- Certain types of felony and misdemeanor convictions
- Substance abuse
The Disciplinary Process
The Board of Examiners, appointed by the New Jersey Department of Education, not only issues all certificates required for teachers to gain public school employment in New Jersey but also oversees the revocation and suspension of teaching licenses and review of and monitoring of educators with criminal records and convictions. If a New Jersey demonstrates unprofessional conduct or is otherwise incapacitated to teach, the Board is authorized to pursue disciplinary proceedings against the teacher.
The Board cannot, however, initiate disciplinary actions unless it ensures that the educator receives due process rights throughout the disciplinary process. Due process is a term that affords an accused individual the right to be notified about the allegations against them and present their side of the story before a neutral arbitrator. To ensure that educators receive due process, the disciplinary process employed by the Board will typically unfold in the following steps.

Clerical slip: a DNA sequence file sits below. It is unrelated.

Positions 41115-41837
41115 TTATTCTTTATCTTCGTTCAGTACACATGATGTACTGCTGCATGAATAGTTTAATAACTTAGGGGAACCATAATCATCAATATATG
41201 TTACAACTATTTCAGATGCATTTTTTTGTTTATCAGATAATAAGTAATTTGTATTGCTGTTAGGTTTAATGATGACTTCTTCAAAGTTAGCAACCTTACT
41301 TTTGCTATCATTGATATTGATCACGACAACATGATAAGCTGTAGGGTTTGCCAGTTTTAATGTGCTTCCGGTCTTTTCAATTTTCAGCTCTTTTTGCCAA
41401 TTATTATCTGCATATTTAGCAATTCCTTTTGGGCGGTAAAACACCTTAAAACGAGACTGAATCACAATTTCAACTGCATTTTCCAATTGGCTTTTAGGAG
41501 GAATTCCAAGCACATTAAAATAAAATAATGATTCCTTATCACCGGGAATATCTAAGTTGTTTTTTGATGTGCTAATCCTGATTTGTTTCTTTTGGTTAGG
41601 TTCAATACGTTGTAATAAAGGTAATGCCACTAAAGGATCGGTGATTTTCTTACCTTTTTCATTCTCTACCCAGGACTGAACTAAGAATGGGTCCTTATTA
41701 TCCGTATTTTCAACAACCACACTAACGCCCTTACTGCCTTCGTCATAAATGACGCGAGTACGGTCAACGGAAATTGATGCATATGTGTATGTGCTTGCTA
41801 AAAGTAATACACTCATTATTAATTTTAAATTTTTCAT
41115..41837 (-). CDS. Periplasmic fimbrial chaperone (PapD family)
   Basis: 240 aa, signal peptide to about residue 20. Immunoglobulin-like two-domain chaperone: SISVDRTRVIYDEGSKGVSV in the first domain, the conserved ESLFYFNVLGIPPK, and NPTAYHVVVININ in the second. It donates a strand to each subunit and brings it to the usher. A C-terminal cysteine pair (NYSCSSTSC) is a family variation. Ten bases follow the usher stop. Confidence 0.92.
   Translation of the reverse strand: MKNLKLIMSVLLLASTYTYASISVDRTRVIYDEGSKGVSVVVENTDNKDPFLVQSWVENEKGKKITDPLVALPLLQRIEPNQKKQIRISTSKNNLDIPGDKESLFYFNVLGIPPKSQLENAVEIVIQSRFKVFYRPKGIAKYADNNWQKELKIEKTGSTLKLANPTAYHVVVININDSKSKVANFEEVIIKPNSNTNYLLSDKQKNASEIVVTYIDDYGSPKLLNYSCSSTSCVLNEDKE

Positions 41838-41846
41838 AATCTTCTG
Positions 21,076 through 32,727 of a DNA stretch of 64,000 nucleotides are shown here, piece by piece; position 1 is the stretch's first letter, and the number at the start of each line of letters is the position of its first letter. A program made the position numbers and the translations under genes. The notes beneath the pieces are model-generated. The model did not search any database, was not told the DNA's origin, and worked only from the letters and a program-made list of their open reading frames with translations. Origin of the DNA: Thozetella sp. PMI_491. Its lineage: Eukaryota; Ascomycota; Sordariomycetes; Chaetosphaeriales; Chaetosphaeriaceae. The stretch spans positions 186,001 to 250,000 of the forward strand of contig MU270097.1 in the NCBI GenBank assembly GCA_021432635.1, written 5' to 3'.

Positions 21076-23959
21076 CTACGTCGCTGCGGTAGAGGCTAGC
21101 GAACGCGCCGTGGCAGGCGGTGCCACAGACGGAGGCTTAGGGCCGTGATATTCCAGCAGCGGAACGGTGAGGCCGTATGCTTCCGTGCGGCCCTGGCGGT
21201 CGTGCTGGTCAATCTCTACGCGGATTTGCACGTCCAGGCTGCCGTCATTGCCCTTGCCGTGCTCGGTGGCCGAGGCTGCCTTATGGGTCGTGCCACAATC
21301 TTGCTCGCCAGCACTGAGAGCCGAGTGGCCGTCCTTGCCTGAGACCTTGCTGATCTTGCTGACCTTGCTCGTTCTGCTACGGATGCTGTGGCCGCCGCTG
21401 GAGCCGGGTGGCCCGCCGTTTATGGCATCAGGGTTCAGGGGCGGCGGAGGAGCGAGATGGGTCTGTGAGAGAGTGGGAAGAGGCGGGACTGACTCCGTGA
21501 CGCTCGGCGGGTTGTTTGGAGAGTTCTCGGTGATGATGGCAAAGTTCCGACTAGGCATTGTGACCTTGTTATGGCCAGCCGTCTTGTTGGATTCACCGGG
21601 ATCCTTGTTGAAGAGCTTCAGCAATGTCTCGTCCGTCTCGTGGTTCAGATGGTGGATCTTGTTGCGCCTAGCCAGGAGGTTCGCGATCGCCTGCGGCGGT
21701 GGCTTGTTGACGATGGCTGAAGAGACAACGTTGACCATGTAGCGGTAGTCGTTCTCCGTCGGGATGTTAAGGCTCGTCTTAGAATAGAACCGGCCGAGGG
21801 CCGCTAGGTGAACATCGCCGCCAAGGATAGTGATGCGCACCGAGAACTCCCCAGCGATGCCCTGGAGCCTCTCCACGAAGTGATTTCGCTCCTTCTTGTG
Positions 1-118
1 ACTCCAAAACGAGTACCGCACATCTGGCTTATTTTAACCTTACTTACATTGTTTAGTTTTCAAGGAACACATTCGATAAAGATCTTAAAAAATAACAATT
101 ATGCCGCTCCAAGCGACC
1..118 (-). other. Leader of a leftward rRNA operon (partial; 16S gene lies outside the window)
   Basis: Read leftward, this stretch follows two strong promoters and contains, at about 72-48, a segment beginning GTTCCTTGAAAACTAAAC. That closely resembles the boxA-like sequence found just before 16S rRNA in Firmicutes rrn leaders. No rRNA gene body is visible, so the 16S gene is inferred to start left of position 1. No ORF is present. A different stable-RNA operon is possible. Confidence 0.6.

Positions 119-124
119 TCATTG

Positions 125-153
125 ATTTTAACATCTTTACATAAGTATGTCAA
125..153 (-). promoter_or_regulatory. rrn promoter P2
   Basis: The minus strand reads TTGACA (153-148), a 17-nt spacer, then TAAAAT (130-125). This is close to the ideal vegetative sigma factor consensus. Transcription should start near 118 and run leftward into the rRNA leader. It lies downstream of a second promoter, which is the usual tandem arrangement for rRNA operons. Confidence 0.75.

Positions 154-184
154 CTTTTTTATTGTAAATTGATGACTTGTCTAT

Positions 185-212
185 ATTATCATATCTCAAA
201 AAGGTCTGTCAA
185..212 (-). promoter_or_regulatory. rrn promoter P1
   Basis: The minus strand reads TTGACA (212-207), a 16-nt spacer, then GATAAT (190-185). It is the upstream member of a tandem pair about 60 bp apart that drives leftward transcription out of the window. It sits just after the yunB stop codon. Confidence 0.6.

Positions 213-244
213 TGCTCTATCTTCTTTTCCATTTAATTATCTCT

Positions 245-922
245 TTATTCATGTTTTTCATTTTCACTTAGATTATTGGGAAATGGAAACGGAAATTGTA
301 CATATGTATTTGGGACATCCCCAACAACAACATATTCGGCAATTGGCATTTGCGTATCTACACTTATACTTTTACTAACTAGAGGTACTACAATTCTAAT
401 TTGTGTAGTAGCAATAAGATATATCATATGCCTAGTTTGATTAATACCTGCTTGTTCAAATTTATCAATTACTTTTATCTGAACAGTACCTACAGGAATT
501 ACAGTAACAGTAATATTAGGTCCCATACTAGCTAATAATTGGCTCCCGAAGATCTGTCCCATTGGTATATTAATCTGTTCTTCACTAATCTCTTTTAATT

A complaint is made to the New Jersey Department of Education by a student, public member, colleague, or supervisor alleging professional, ethical, or moral misconduct. Complaints can be made confidentially, depending on who is reporting the misconduct.
After receiving a complaint, the Department of Investigation investigates the allegations and notifies the teacher that a complaint has been lodged against them. Throughout this process, the Department may ask to speak to witnesses, review documents, or inspect other evidence of misconduct. During this investigatory period, educators are allowed to respond to the allegations against them, usually in writing, and provide any additional evidence in their favor. Educators must be notified about the investigation results and have a report copy.